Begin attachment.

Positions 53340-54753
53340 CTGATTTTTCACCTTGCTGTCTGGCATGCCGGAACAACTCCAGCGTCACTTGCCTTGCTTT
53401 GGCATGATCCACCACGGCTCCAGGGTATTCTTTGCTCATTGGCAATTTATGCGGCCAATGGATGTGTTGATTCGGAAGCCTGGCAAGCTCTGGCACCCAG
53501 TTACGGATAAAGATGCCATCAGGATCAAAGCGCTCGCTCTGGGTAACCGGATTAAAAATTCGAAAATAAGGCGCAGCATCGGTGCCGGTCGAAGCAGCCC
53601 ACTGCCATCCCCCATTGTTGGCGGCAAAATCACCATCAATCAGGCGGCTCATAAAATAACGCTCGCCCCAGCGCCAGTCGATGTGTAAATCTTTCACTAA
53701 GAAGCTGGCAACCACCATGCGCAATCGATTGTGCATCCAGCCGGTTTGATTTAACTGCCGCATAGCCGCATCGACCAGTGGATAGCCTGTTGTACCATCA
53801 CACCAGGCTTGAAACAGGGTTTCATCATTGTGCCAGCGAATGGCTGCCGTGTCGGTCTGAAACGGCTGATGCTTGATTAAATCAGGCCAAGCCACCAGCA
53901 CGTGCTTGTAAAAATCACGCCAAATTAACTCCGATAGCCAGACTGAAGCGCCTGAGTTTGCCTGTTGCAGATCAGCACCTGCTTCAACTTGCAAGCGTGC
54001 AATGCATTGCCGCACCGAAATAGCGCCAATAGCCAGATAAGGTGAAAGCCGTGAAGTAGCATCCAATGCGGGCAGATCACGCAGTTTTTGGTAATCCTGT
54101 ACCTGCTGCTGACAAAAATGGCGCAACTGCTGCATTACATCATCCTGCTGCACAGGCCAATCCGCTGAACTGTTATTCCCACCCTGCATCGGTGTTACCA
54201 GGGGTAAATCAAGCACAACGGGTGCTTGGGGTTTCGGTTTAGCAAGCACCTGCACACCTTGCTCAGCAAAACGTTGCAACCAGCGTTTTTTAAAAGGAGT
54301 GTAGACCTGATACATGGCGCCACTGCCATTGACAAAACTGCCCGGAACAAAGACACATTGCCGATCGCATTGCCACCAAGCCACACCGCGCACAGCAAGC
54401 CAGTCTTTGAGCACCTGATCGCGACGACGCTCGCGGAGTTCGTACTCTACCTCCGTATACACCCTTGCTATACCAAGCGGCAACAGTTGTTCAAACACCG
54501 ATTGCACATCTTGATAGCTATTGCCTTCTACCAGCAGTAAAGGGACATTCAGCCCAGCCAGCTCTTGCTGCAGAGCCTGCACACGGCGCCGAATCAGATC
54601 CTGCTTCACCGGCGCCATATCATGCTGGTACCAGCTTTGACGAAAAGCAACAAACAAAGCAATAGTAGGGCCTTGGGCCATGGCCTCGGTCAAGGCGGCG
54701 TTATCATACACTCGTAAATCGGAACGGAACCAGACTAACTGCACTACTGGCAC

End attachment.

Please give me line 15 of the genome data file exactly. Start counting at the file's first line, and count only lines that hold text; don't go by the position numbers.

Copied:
54601 CTGCTTCACCGGCGCCATATCATGCTGGTACCAGCTTTGACGAAAAGCAACAAACAAAGCAATAGTAGGGCCTTGGGCCATGGCCTCGGTCAAGGCGGCG